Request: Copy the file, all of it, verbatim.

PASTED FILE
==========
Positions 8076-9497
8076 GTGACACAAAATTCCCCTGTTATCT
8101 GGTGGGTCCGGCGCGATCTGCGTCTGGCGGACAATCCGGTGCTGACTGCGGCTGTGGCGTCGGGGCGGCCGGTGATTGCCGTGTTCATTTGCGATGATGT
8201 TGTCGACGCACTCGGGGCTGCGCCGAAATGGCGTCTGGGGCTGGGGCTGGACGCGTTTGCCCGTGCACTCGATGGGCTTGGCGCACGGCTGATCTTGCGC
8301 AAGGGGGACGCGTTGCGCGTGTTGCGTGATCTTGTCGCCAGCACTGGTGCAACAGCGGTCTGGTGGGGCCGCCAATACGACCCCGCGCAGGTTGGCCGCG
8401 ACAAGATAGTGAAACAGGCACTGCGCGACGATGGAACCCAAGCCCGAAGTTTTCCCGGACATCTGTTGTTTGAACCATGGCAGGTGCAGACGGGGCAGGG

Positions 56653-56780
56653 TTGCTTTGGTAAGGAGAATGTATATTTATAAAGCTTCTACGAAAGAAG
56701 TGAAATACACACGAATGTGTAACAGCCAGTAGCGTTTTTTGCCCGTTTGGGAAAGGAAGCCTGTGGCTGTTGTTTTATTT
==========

Positions 8076-9497
8076 GTGACACAAAATTCCCCTGTTATCT
8101 GGTGGGTCCGGCGCGATCTGCGTCTGGCGGACAATCCGGTGCTGACTGCGGCTGTGGCGTCGGGGCGGCCGGTGATTGCCGTGTTCATTTGCGATGATGT
8201 TGTCGACGCACTCGGGGCTGCGCCGAAATGGCGTCTGGGGCTGGGGCTGGACGCGTTTGCCCGTGCACTCGATGGGCTTGGCGCACGGCTGATCTTGCGC
8301 AAGGGGGACGCGTTGCGCGTGTTGCGTGATCTTGTCGCCAGCACTGGTGCAACAGCGGTCTGGTGGGGCCGCCAATACGACCCCGCGCAGGTTGGCCGCG
8401 ACAAGATAGTGAAACAGGCACTGCGCGACGATGGAACCCAAGCCCGAAGTTTTCCCGGACATCTGTTGTTTGAACCATGGCAGGTGCAGACGGGGCAGGG

Positions 56653-56780
56653 TTGCTTTGGTAAGGAGAATGTATATTTATAAAGCTTCTACGAAAGAAG
56701 TGAAATACACACGAATGTGTAACAGCCAGTAGCGTTTTTTGCCCGTTTGGGAAAGGAAGCCTGTGGCTGTTGTTTTATTT